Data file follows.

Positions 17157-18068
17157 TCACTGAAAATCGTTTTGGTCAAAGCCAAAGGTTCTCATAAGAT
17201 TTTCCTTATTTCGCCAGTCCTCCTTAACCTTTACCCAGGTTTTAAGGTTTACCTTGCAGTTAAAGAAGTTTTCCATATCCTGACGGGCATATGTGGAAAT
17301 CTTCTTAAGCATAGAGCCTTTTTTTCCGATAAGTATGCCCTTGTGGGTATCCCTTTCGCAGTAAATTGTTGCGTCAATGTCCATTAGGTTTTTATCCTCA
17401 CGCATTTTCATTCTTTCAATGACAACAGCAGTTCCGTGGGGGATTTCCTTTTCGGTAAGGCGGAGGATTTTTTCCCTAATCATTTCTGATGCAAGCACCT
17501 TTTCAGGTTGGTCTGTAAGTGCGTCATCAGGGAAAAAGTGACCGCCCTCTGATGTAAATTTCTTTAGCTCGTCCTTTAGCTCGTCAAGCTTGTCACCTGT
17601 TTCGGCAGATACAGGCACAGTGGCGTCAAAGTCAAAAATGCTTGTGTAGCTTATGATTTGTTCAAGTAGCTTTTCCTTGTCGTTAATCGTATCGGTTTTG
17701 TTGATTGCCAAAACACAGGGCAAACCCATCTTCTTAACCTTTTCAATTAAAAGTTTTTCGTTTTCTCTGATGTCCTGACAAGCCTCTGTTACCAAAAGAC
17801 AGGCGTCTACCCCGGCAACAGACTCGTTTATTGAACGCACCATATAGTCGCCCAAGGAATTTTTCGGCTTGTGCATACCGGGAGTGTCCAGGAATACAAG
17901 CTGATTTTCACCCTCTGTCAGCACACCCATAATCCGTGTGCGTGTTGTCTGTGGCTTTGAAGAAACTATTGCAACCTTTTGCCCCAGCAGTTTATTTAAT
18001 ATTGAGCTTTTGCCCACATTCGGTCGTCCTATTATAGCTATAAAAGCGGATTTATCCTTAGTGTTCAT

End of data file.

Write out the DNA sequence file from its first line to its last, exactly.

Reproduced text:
Positions 17157-18068
17157 TCACTGAAAATCGTTTTGGTCAAAGCCAAAGGTTCTCATAAGAT
17201 TTTCCTTATTTCGCCAGTCCTCCTTAACCTTTACCCAGGTTTTAAGGTTTACCTTGCAGTTAAAGAAGTTTTCCATATCCTGACGGGCATATGTGGAAAT
17301 CTTCTTAAGCATAGAGCCTTTTTTTCCGATAAGTATGCCCTTGTGGGTATCCCTTTCGCAGTAAATTGTTGCGTCAATGTCCATTAGGTTTTTATCCTCA
17401 CGCATTTTCATTCTTTCAATGACAACAGCAGTTCCGTGGGGGATTTCCTTTTCGGTAAGGCGGAGGATTTTTTCCCTAATCATTTCTGATGCAAGCACCT
17501 TTTCAGGTTGGTCTGTAAGTGCGTCATCAGGGAAAAAGTGACCGCCCTCTGATGTAAATTTCTTTAGCTCGTCCTTTAGCTCGTCAAGCTTGTCACCTGT
17601 TTCGGCAGATACAGGCACAGTGGCGTCAAAGTCAAAAATGCTTGTGTAGCTTATGATTTGTTCAAGTAGCTTTTCCTTGTCGTTAATCGTATCGGTTTTG
17701 TTGATTGCCAAAACACAGGGCAAACCCATCTTCTTAACCTTTTCAATTAAAAGTTTTTCGTTTTCTCTGATGTCCTGACAAGCCTCTGTTACCAAAAGAC
17801 AGGCGTCTACCCCGGCAACAGACTCGTTTATTGAACGCACCATATAGTCGCCCAAGGAATTTTTCGGCTTGTGCATACCGGGAGTGTCCAGGAATACAAG
17901 CTGATTTTCACCCTCTGTCAGCACACCCATAATCCGTGTGCGTGTTGTCTGTGGCTTTGAAGAAACTATTGCAACCTTTTGCCCCAGCAGTTTATTTAAT
18001 ATTGAGCTTTTGCCCACATTCGGTCGTCCTATTATAGCTATAAAAGCGGATTTATCCTTAGTGTTCAT